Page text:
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State pulls Toy Shop out of yule giveaway

Children and Families objects to the shop's giving away used toys and looks elsewhere.


© St. Petersburg Times,
published August 29, 2001

ST. PETERSBURG -- The Christmas Toy Shop, which has provided holiday cheer to needy children for 80 years, is facing an uncertain future because its partnership with a state agency appears about to dissolve.

The Department of Children and Families notified shop organizers last week that it will use another organization for its annual holiday project.

It means the Toy Shop will no longer receive from the state some elements critical to the shop's annual giveaway: a list of needy families and mailing labels so that families can be notified about toy distribution dates, for example.

The change leaves Toy Shop organizers, who all are volunteers, wondering how they will give away the goodies this year. Last year, more than 3,000 children up to 12 years old got toys, the shop's records show.

"Our people are in a state of shock," said Toy Shop manager Ardith Rutland.

DCF officials decided to make the change because some gift recipients reported the toys they received were dirty or broken, spokeswoman Shawnna Lee said.

"We were afraid our clients were not being served. We decided this year to withdraw the relationship," Lee said.

She said the agency will primarily work with Toys for Tots from now on.

A letter DCF wrote to the Toy Shop also cited an objection to used toys being given to youngsters.

The letter, signed by DFC regional community resource manager Christel Vinson, said the Toy Shop is "the only location throughout our six-county region that distributes used toys to the children we refer."

Vinson is on vacation and couldn't be reached for comment.

Lee said the DCF received 45 complaints about unacceptable toys, most coming through a customer service survey the agency conducted.

The switch caught the Christmas Toy Shop by surprise, Rutland said.

"If there had been complaints, they should have talked to us," she said.

Rutland said she was aware of a damaged bicycle that had been returned after last year's gift distribution. It had slit tires and no brakes or reflectors, Rutland said.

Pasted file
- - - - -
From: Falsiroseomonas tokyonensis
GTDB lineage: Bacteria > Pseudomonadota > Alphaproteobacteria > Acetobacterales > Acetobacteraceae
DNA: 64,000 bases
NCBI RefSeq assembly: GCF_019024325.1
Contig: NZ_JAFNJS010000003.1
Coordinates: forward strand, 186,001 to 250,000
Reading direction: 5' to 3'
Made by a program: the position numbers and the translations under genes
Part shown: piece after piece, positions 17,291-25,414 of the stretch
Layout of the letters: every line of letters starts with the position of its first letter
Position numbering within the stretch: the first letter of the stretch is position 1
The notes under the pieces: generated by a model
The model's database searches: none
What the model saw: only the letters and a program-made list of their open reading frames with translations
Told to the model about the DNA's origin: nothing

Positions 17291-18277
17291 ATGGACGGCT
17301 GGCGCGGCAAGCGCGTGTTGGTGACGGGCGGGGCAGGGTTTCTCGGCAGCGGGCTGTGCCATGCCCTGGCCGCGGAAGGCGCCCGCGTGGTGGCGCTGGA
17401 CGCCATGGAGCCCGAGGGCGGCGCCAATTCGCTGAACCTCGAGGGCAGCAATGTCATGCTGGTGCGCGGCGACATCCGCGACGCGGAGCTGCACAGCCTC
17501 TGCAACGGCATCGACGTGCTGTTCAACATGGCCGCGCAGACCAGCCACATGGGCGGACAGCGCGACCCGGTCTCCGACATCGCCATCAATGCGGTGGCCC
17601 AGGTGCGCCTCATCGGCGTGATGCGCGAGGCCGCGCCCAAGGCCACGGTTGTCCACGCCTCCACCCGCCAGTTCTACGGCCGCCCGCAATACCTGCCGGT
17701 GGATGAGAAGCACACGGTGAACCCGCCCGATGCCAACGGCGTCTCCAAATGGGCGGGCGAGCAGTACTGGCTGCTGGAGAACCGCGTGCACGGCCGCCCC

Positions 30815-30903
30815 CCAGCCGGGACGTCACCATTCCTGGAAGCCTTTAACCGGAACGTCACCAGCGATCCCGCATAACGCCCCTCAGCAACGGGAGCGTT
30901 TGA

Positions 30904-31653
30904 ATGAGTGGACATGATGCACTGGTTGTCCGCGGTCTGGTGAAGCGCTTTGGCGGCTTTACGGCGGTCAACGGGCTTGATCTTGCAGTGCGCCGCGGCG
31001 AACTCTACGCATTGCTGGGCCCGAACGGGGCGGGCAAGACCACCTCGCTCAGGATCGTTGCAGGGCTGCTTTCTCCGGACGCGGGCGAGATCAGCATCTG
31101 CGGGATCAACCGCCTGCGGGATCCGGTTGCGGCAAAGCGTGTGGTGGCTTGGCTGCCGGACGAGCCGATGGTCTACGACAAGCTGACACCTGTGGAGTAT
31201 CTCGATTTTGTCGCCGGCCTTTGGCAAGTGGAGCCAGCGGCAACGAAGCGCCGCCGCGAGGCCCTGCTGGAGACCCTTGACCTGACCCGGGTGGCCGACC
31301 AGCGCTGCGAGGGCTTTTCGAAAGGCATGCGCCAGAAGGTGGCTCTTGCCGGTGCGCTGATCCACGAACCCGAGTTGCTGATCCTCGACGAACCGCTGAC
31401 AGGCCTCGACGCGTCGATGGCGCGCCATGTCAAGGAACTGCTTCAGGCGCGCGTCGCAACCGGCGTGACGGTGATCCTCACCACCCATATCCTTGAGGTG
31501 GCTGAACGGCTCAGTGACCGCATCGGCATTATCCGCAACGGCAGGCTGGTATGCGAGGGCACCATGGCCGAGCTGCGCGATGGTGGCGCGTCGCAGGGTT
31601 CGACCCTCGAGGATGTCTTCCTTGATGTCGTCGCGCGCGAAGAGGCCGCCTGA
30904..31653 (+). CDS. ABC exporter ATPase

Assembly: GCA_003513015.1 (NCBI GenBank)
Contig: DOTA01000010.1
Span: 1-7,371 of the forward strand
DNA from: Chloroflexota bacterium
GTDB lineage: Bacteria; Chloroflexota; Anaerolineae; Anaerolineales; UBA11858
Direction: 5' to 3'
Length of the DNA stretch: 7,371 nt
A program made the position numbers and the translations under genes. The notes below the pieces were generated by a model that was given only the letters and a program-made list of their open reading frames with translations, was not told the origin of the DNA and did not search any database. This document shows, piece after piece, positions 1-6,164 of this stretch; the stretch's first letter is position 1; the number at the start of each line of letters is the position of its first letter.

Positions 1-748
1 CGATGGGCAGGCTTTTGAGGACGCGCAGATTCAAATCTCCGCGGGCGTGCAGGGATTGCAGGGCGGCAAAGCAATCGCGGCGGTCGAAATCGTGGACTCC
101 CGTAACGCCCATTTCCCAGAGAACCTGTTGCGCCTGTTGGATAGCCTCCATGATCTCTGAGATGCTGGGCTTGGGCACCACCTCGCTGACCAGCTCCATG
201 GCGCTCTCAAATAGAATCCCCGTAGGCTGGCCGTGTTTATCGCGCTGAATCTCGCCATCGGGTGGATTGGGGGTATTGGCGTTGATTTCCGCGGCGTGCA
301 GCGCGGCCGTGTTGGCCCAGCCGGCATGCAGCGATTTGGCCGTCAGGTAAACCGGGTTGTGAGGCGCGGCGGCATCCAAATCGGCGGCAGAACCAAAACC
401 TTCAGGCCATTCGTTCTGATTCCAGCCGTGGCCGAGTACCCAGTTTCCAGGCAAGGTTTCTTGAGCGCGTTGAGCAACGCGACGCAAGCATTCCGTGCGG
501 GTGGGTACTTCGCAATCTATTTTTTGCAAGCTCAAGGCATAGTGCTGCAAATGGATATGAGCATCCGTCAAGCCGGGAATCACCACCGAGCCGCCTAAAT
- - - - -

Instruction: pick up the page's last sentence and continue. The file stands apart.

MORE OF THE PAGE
"I know it didn't go out that way from us," she said. "I know how (toys) go out. I know they're not dirty or broken," she said.

Lee said she believes the shop had been contacted about complaints. "We don't arbitrarily make decisions without trying to remedy the situation," she said.

She also said DCF clients can continue to get gifts from the Toy Shop. "We are just not going to provide (the shop with) a list of clients this year," she said, because to do so would constitute a "passive endorsement" the agency does not wish to bestow.

The Toy Shop, which began in 1921 working in partnership with Pinellas County health officials, operates two centers, one on 16th Street N, the other on 16th Street S.

Toys, both old and new, are donated by a variety of sources: individuals, companies, and public agencies such as police and fire departments, for example. The items are cleaned up and repaired as needed, Rutland said. About 70 people, many of whom are retired, compose the shop's volunteer list and work year-round.

Financial contributions come from businesses and individuals, and each year a community group called the Christmas Belles conducts a holiday fundraiser. During the 2000-2001 fiscal year, the Toy Shop received some funding from the Pinellas County and St. Petersburg city governments.

Children get both old and new toys, Rutland said.

Each child gets a new toy, a new stuffed animal and a new book, in addition to some used toys, she said. Last December, 645 bicycles were given away, each with a new helmet.

Rutland said volunteers are organizing a campaign to protest the DCF decision, which they hope to have reversed.

They plan to write letters to St. Petersburg Mayor Rick Baker, and county and state officials, including Gov. Jeb Bush.

Whatever happens, the Toy Shop will continue operating, she said.

"We're not giving it up, period," Rutland said. "We're not closing up because of (the DCF)."

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